So it’s often easier not only for the privileged, but also in many cases for the oppressed as well, to simply accept what IS and even defend it because change takes energy, work and thought.
I respect taking back the tools of oppression by old Native guys in Washington gear. I respect everyone who is simply too tired or overwhelmed in their day to day existence to get behind activists working to create positive change.
I understand because I’m exhausted too.
But change is coming because it must. Not just to this silly football team but to our whole planet.
The status quo is suicidal. From environmental destruction to cultural, social, political and military oppression, what IS, isn’t so functional these days.
So have patience with those who disagree with you. Respect and love them as living beings just like you. But don’t let inertia, exhaustion or entrenched racism rule the outcome for us all.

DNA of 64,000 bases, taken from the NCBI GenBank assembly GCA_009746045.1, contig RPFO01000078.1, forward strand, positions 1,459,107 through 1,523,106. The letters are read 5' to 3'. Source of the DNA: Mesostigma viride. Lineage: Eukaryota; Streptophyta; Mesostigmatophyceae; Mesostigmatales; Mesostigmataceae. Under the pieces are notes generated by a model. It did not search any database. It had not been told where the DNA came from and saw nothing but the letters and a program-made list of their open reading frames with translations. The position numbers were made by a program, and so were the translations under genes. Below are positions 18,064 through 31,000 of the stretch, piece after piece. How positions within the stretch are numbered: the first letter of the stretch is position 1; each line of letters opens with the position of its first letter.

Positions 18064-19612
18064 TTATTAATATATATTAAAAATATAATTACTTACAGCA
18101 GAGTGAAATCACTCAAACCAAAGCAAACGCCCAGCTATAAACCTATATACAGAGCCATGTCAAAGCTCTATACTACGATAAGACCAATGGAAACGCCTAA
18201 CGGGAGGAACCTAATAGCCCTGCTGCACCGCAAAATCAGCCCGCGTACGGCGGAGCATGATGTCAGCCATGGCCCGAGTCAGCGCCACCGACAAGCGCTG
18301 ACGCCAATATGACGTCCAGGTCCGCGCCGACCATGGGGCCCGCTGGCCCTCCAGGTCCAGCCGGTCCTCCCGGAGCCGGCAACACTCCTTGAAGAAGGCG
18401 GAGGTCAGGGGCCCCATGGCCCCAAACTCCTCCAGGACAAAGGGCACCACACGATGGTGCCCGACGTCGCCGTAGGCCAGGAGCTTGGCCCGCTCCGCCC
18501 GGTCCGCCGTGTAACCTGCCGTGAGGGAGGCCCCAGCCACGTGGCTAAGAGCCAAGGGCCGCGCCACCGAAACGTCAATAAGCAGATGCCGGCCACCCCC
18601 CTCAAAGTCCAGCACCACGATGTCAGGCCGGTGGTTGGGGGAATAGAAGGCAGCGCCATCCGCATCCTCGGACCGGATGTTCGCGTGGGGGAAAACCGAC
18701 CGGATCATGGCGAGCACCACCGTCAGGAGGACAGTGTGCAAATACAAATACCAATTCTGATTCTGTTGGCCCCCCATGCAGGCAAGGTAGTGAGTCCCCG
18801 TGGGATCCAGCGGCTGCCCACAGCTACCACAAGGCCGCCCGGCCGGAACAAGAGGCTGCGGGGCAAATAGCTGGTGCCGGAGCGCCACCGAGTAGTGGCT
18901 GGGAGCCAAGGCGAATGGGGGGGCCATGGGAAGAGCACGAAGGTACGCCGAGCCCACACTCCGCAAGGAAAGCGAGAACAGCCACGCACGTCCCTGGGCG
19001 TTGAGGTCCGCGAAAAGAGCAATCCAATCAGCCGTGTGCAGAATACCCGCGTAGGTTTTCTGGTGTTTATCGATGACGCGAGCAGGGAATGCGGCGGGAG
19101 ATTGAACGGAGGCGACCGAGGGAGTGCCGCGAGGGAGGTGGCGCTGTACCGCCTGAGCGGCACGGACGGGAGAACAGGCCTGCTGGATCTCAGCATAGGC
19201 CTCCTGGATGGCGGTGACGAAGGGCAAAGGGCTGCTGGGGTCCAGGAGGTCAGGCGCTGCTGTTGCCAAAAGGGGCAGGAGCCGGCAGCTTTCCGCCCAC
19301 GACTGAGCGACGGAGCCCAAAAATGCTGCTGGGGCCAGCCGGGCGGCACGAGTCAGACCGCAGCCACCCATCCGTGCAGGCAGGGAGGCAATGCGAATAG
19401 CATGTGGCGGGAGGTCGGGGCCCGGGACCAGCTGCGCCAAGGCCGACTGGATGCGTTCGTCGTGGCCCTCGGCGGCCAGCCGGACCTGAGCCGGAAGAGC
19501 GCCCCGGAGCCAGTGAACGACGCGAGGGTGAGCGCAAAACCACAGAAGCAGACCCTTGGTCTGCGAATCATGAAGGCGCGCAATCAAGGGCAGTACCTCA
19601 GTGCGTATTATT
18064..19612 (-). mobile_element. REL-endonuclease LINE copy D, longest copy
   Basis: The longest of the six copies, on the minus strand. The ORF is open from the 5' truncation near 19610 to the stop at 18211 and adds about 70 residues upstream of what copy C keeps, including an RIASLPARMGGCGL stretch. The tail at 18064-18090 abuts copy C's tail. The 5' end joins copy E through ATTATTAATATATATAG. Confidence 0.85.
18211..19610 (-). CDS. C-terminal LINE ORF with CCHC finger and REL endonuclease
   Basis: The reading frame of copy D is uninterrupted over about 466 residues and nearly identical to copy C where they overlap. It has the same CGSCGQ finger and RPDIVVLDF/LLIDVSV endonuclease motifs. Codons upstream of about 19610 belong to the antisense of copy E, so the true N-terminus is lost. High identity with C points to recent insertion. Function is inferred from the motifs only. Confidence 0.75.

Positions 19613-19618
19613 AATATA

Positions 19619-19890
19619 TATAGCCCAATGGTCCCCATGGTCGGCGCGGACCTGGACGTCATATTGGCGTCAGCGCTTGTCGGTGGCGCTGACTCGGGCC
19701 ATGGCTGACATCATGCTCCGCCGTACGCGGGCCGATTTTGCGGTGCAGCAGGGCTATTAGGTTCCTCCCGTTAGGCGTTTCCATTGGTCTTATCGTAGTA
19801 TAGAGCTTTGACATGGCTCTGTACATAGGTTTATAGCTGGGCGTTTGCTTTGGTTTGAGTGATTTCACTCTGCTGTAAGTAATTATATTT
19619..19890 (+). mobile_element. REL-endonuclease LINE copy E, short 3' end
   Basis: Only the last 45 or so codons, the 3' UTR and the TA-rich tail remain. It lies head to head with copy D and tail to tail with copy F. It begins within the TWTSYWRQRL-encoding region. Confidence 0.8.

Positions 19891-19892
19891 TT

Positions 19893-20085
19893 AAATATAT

“I’ll fucking cut you.” Behind the scenes of the 1491s’ segment on “The Daily Show”
Posted by Migizi Pensoneau on Fri, Sep 26, 2014 at2:40 PM
- Photo courtesy of Migizi Pensoneau
- The 1491s with Jason Jones of “The Daily Show.”
Editor’s note: Last night “The Daily Show” aired a segment about Washington’s controversial football team nickname. The segment included the 1491s, a Native American comedy troupe the Indy hasprofiled and which includes Migizi Pensoneau, who lives in Missoula and contributesregularly to the paper. Migizi wrote the following behind-the-scenes account of the segment and how it came about.
A couple of weeks back, the 1491s got an email from a producer at “The Daily Show” hosted by Jon Stewart. They were recruiting for a panel discussion regarding the Washington Redskins, and the mascot controversy that surrounds the team. And they wanted us—a Native American sketch comedy/video group that tackles everything from Indian Country politics to fart jokes—to weigh in. As a writer, educator, satirist and smart-ass, I was excited about the opportunity. While we love the reach that YouTube, Facebook, Twitter and other Internet avenues provide, there’s something bewitching about being on national TV, and on a show we respect.